Supermarkets are feeling distant from some of their most important shoppers.
Many grocers are most at home with their Baby Boomer customers, but they’re too often disconnected from the needs of younger shoppers, in particular the all-important Millennials, who range roughly from their mid-to-late-teens to mid-30s and represent a lot of future growth.
That topic was aired in the past few weeks at two industry conferences, signaling a willingness by retailers to concede the problem and discuss solutions.
“We’ve all been paying attention to the Baby Boomer generation because that’s where all the wealth is,” Judy Spires, CEO, AG Supermarket Holdings, said during a panel at the FMI Midwinter Executive Conference in Orlando.
“But there’s a tremendous opportunity with Generation Y, this 20- to 34-year-old.”
Spires said it’s important to help educate these consumers on cooking and food preparation, and she noted her company has started putting QR codes in circulars with recipes. “Studies are telling us they want to be like their grandparents but they don’t know how,” she said.
A crucial challenge is to convince Millennials that supermarkets are relevant to their needs, contended Leo Braido, director of retail, Riesbeck’s Food Markets, during a session at The NGA Show in Las Vegas.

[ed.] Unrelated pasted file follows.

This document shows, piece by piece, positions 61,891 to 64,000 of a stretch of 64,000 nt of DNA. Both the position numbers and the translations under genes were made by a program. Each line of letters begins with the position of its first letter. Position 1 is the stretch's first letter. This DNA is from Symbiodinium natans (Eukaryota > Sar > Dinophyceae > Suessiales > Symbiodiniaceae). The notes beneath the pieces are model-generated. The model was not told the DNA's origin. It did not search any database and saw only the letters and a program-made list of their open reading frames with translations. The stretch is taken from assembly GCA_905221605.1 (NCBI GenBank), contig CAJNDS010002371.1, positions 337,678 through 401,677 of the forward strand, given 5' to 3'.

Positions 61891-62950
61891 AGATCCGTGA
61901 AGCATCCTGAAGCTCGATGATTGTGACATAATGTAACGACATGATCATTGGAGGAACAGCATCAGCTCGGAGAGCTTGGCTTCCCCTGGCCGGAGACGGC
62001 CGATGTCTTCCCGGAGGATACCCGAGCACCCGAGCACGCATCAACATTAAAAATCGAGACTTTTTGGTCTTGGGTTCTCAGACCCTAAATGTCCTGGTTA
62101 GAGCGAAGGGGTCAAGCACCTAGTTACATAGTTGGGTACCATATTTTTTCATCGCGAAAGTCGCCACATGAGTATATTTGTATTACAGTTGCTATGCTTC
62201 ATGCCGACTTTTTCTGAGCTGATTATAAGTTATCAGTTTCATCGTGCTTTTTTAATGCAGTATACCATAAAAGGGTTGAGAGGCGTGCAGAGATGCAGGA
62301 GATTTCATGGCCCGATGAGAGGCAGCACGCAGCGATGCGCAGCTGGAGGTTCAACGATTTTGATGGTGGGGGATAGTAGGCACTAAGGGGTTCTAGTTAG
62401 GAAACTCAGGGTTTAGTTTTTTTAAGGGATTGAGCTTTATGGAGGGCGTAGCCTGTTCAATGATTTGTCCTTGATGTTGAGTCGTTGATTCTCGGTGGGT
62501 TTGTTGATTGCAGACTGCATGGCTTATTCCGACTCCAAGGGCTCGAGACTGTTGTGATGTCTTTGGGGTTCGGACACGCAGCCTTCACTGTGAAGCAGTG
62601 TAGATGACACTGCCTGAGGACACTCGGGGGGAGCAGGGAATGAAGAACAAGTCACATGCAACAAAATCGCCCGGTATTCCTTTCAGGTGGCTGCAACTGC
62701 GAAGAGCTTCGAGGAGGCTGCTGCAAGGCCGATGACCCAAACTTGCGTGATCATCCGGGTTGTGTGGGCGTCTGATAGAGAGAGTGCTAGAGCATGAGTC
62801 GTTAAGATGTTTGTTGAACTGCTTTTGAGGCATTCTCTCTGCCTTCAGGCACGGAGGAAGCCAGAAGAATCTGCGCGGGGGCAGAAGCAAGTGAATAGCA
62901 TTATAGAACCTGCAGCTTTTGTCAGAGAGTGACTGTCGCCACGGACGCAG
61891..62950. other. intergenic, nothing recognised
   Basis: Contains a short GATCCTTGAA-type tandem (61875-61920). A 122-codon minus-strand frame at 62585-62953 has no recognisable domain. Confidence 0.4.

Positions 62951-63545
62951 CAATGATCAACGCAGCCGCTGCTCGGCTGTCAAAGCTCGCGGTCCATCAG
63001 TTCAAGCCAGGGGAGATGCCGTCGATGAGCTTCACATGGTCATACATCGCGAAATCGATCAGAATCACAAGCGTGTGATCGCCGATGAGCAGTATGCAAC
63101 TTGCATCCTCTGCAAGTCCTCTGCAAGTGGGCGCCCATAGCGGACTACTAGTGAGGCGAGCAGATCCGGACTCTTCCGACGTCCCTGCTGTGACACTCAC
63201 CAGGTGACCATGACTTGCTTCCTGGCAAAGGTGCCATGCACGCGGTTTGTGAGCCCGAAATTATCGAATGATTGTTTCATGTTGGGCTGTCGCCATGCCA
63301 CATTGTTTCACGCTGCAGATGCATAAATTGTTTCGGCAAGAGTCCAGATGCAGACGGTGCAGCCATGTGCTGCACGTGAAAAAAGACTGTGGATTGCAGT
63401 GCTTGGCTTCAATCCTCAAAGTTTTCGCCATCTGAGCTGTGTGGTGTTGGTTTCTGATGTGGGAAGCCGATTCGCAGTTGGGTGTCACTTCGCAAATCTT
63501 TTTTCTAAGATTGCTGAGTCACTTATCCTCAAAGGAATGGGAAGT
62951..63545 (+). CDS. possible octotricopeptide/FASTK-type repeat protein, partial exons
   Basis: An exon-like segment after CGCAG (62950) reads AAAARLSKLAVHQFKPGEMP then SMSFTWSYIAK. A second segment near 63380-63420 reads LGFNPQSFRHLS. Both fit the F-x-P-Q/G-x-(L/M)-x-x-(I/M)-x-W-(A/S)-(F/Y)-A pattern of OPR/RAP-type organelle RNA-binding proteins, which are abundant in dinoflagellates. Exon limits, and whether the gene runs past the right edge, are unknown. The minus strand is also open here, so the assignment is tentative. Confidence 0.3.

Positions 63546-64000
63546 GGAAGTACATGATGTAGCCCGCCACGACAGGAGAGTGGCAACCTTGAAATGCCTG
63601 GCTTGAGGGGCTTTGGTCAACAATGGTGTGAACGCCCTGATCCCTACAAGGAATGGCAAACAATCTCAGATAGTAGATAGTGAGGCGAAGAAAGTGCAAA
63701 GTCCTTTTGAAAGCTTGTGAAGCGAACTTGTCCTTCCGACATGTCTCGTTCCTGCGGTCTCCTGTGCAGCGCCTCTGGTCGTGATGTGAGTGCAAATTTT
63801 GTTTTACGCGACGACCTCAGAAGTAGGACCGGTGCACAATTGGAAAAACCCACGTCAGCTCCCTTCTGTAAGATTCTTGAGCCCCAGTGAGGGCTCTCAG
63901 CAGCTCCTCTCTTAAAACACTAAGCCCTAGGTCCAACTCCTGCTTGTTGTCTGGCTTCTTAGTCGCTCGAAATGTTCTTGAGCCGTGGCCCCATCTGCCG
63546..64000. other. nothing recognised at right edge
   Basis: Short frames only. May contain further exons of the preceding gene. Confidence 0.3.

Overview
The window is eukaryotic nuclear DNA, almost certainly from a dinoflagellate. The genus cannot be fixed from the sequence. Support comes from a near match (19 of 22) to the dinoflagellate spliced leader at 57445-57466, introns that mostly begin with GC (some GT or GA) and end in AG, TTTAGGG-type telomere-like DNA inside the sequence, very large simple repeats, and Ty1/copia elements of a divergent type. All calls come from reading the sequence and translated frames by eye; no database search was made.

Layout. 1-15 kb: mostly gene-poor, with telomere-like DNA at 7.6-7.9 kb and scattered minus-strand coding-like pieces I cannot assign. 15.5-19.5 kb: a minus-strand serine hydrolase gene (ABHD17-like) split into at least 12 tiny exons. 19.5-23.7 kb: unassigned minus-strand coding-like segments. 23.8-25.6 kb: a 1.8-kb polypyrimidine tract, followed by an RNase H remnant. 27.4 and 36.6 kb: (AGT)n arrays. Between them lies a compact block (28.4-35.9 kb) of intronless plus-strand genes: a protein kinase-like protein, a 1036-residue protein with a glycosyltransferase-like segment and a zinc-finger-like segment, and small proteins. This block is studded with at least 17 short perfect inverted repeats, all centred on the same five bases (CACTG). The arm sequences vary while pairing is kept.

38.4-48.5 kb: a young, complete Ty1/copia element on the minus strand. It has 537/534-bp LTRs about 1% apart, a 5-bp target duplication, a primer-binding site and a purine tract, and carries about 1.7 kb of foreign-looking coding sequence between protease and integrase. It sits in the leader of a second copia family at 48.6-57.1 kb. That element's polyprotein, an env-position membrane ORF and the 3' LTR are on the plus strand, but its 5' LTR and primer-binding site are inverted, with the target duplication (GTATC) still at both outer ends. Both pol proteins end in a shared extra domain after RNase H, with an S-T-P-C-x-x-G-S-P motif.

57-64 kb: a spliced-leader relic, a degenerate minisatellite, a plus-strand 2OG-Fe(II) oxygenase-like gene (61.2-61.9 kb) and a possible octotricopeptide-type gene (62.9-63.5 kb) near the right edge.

“Baby Boomers and older have more of an appreciation for our offering based on service and quality than the younger generation,” he said. “We’ve got to do a better job of telling our story,” particularly to shoppers in their 20s, he added.
That story includes relaying the value of independent grocers versus others, such as discount-oriented formats, he said. “We need to get the message out that it will cost you a little bit more, but then it will be worth more than the difference.”
By 2017 Millennials will have more spending power than any other generation, according to a new study by Bazaarvoice in partnership with The Center for Generation Kinetics and Kelton Research. This study highlighted Millennial buying patterns, such as their preference for making decisions based on user-generated content from strangers.
This is the kind of insights retailers will need as they revisit the buying patterns of a generation they still don’t understand, but desperately want to. Expect to hear a lot more industry discussion on this topic as the perception of urgency increases.